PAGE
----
Mattingly v. Hoge, 010808 FED6, 07-5253

Docket Nº:07-5253
Party Name:PATRICIA E. MATTINGLY, and PATRICIA E. MATTINGLY, mother and friend of DERRICK LOGAN MATTINGLY, a minor, Plaintiffs-Appellants, v. WILLIAM LACY HOGE, III, Defendant-Appellee.
Case Date:January 08, 2008
Court:United States Courts of Appeals, Court of Appeals for the Sixth Circuit
 
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PATRICIA E. MATTINGLY, and PATRICIA E. MATTINGLY, mother and friend of DERRICK LOGAN MATTINGLY, a minor, Plaintiffs-Appellants,

v.

WILLIAM LACY HOGE, III, Defendant-Appellee.

No. 07-5253

United States Court of Appeals, Sixth Circuit

January 8, 2008

NOT RECOMMENDED FOR FULL-TEXT PUBLICATION

ON APPEAL FROM THE UNITED STATES DISTRICT COURT FOR THE WESTERN DISTRICT OF KENTUCKY

BEFORE: BATCHELDER, COLE, and GRIFFIN, Circuit Judges.

GRIFFIN, Circuit Judge.

Plaintiffs Patricia E. Mattingly, individually, and as next friend of her son Derrick Logan Mattingly ("Logan Mattingly"), a minor, appeal the district court's grant of summary judgment in favor of defendant William Lacy Hoge, III in this legal malpractice suit against Hoge. Plaintiffs argue that Hoge, who represented Patricia Mattingly in her divorce from her husband, Joseph M. Mattingly, was professionally negligent in failing to secure a qualified domestic relations order ("QDRO") to protect Logan's right to the proceeds of Joseph's welfare benefit plan. Plaintiffs further argue, even assuming that Hoge did obtain a QDRO, that he was professionally negligent in not sending this QDRO to Metropolitan Life Insurance Company, the administrator of Joseph M. Mattingly's welfare benefit plan. For the reasons stated below, we affirm the judgment of the district court.

I.

In 1987, in Jefferson County, Kentucky, William Lacy Hoge, III represented Patricia Mattingly in her divorce from Joseph M. Mattingly, an employee of General Electric. On December 17, 1987, the Jefferson County Circuit Court issued "Findings of Fact, Conclusions of Law and Judgment, No. 87CI03367" ("divorce decree") in the matter. This judgment required that "the respondent [Joseph M. Mattingly] shall designate the parties' infant child [Logan Mattingly] as his primary beneficiary on any life insurance on his life currently maintained through his employment at General Electric. Said beneficiary designation shall continue until the child's eighteenth (18th) birthday." It is undisputed that Hoge did not provide a copy of the divorce decree to either General Electric or its ERISA plan administrator, Metropolitan Life Insurance Company ("MetLife").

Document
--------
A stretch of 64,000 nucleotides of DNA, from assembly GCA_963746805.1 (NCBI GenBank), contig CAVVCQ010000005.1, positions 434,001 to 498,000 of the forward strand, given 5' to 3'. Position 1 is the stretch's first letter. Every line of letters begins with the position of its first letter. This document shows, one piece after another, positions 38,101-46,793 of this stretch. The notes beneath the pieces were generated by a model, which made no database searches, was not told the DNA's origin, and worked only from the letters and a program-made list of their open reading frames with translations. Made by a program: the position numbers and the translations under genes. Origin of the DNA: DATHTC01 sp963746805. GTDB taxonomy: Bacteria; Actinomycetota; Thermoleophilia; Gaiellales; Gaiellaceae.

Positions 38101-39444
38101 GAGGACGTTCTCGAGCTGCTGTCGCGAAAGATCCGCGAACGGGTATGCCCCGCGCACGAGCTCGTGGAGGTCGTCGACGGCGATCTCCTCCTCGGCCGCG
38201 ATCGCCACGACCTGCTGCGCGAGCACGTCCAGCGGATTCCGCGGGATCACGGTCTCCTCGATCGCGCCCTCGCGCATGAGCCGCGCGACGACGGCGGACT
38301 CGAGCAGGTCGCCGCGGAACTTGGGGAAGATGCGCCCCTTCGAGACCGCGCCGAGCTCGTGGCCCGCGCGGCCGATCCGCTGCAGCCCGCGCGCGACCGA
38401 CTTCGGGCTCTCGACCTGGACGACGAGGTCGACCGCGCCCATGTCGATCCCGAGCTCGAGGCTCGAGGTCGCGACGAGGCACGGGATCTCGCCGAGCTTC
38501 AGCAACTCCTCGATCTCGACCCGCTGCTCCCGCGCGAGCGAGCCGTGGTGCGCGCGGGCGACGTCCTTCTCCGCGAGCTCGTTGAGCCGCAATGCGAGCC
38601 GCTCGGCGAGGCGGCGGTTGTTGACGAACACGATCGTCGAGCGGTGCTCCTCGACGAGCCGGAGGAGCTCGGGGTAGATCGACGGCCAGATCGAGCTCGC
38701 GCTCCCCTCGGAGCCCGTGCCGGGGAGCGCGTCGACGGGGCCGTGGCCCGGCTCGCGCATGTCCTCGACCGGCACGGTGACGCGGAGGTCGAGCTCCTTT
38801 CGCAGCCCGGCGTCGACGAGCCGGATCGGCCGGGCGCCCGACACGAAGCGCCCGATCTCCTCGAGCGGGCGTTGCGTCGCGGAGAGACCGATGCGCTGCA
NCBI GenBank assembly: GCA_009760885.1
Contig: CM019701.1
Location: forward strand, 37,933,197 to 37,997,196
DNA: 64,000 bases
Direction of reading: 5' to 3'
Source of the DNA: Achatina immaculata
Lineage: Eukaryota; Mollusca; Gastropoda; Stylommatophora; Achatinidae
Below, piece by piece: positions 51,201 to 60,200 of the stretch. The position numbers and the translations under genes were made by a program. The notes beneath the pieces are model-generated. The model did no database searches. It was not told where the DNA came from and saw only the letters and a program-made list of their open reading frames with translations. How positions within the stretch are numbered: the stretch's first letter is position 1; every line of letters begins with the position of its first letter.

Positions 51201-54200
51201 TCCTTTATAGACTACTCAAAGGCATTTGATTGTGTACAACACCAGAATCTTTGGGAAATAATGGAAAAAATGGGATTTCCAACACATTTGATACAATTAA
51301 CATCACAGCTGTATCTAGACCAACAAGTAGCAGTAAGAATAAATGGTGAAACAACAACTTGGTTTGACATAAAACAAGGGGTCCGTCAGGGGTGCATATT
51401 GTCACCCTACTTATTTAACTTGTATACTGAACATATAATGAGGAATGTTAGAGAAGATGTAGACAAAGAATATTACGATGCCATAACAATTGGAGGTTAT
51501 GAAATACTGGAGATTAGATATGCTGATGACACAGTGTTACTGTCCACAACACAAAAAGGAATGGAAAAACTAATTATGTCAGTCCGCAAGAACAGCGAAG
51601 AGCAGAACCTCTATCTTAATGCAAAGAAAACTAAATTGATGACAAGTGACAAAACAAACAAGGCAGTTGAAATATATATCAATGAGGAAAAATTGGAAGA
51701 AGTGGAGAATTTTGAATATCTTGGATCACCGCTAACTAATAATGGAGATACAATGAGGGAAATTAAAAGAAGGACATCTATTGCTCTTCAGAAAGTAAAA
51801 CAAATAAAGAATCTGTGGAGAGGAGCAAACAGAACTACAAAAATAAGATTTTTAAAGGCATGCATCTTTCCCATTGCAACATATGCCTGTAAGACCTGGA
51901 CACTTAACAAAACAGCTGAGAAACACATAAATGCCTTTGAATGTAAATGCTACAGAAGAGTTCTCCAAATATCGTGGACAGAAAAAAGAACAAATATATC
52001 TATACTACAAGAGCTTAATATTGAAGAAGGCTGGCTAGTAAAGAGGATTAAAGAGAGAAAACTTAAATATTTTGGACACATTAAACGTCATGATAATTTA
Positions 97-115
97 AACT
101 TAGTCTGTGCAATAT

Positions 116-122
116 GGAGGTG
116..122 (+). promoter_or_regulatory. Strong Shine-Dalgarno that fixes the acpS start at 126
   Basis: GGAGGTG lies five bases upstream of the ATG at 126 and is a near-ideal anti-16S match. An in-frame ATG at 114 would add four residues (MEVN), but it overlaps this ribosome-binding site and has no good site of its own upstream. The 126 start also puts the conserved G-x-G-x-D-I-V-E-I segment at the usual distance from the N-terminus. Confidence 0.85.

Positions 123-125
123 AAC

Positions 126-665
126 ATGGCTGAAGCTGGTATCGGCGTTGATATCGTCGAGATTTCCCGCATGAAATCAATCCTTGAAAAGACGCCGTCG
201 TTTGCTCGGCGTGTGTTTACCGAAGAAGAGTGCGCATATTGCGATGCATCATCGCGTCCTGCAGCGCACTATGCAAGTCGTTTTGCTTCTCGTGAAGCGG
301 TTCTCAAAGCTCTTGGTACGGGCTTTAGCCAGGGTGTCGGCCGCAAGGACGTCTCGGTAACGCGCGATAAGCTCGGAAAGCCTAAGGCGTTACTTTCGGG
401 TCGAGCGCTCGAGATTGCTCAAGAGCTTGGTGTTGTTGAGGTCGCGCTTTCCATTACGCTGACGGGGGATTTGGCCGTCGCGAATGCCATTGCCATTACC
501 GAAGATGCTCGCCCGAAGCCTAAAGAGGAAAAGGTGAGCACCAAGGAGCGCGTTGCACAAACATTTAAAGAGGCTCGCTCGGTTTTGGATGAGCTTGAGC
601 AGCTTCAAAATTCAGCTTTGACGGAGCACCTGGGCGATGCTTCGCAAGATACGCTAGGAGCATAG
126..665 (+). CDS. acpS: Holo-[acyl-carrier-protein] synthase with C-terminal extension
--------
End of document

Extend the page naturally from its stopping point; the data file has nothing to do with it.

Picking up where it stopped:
Eight years later, in June of 1995, Joseph married Anita Mattingly. On March 4, 1998, Joseph Mattingly filed a GE Benefits Plan Beneficiary Designation, naming Anita as the primary beneficiary and then nine-year old Logan as one of two contingent beneficiaries, in contravention of the divorce decree. Joseph Mattingly died on November 28, 2002. On December 2, 2002, Patricia filed a claim for the policy proceeds on behalf of Logan pursuant to the provisions of the divorce decree. Anita Mattingly filed a competing claim on December 19, 2002.

MetLife, in accordance with federal law, was initially responsible for determining who was the legitimate beneficiary. See 29 U.S.C. §§ 1056(d)(3)(G)(i)(II), 1104(a), 1132(a)(3) & 1144. On March 11, 2003, MetLife determined that the divorce decree satisfied the requirements of a QDRO, and subsequently denied Anita Mattingly's claim. Patricia Mattingly claims to never have been notified of this decision.1

On May 2, 2003, in response to MetLife's determination, Anita Mattingly claimed that the QDRO was invalid and again sought administrative review. In response to this renewed claim, on June 6, 2003, MetLife filed a...

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